A group of die-hard bear hunters brought a whopping 780-pound bruiser to the scales that day, a boar that, while believed to be the second-heaviest bruin ever killed in North Carolina, remains more than 100 pounds shy of the state record which is also the world record.
"We knew he was a big bear, but we had no idea it weighed near 800 pounds," said John Bramble of Williamston, part of a group of hunters that chased the bear with hounds. "(We) usually kill 10 to 15 bears per year, but none have ever come close to the size of this one."
Bramble and several of his bear-hunting fanatic buddies, including Jason Price, Gordon Price, and the hunter responsible for the fatal shot, Brandon "Big Red" Barnes, stumbled across the deep impression of this beast shortly after sunrise on the fifth day of the second season in Washington County.
"Jason spotted the big track in the road at a trail crossing, and he claimed it was at least a 500-pound bear," Bramble says. "We put out two Walkers (hounds) on the trail: one good trail dog named "Rebel" and a good pack dog."
Within 20 minutes, the dogs caught up to the bear downwind of the hunters and had it at bay in the middle of a pine plantation.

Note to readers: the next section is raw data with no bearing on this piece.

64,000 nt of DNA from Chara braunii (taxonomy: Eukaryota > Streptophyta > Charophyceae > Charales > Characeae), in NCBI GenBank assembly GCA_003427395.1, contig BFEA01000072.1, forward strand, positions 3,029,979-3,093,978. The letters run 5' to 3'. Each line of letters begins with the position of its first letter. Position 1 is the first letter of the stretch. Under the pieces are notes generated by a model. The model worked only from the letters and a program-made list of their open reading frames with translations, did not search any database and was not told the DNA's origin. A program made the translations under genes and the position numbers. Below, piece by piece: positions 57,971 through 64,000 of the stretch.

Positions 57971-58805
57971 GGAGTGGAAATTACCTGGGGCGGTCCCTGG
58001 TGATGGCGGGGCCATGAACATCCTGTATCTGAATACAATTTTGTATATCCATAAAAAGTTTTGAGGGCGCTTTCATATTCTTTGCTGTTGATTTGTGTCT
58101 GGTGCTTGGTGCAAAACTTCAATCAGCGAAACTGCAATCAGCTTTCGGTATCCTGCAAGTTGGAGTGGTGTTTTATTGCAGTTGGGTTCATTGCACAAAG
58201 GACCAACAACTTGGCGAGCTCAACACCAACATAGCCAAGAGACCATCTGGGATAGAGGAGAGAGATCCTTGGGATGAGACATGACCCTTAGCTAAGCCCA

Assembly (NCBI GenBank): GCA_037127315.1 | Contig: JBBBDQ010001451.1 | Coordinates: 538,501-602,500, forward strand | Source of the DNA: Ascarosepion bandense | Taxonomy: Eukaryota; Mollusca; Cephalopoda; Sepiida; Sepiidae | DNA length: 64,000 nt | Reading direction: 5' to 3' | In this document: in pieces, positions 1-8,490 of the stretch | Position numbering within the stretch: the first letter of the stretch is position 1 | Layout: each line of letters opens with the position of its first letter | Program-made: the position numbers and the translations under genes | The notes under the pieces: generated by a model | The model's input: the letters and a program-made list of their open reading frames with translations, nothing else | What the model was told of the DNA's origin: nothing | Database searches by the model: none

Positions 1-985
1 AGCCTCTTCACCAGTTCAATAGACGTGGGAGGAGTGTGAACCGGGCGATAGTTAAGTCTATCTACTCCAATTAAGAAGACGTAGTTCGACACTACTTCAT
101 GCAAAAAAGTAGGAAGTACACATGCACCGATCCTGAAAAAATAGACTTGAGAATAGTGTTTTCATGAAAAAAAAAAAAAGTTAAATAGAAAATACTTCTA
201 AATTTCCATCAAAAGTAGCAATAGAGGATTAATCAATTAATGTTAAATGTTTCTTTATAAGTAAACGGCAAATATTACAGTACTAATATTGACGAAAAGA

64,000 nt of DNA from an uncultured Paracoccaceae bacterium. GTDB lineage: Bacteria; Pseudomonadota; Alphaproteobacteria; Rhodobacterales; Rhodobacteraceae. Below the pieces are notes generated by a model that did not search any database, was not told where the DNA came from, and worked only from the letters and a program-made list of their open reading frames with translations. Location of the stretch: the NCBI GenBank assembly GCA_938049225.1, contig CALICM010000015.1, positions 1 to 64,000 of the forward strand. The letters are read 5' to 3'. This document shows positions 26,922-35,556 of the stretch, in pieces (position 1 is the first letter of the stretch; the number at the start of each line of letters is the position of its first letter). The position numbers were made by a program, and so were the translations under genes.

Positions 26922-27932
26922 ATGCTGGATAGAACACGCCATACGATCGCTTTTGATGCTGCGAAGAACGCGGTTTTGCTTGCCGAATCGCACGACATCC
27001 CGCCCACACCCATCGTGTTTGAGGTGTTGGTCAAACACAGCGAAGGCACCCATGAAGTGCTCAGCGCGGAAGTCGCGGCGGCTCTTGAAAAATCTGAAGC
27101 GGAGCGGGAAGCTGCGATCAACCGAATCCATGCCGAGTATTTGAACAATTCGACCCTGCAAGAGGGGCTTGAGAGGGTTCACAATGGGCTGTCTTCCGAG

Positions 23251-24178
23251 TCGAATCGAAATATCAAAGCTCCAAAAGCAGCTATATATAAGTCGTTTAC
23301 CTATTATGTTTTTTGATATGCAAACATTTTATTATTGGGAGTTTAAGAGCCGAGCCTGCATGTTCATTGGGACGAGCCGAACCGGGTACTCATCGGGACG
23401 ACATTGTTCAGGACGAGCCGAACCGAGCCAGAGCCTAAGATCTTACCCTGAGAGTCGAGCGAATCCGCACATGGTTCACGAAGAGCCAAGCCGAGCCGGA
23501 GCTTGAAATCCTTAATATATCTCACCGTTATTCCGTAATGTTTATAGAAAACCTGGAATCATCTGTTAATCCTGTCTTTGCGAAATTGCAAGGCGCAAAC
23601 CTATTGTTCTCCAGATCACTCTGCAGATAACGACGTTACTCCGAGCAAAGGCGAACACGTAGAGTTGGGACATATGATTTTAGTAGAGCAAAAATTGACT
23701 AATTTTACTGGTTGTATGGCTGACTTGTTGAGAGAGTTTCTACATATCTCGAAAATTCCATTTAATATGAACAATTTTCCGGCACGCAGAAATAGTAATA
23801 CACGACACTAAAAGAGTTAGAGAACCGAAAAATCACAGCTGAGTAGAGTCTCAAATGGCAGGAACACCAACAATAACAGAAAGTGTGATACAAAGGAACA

Bramble and a couple of others busted into the woods and got to the bear quickly. The bear was fending off the dogs in the thick briars and reeds just five yards away.
"I was trying to get one of the other guys to take a shot at him, but they couldn't see him good enough to take a good shot," Bramble said. "So I fired off two shots off."
Neither of the two .30-06 rounds penetrated the bear's skull, and it took off deeper into the thicket. The group put several more dogs on the trail, bringing to 10 the number of hounds in the chase.
Finally, Barnes took off into the woods where the dogs had the bear at bay again, nearly 1,000 yards from where it was originally jumped.
"Big Red took off into the woods and fired off one shot to the head, killing it at five yards," Bramble said. "And he piled up on the ground."
It took the group just under an hour to move the huge bear 300 yards to the nearest road. When their portable scales showed 790 pounds, the hunters decided to get an official weight from a set of certified scales at a nearby farm. The bear tipped those scales at 780 pounds.
The hunters extracted a tooth from the bear, as they do with each one they kill, to give to the N.C. Wildlife Resources Commission to get an accurate age for the bear. Based on the average size and life span of bears in the eastern third of the state, they expect the big board to be between 10 and 20 years old.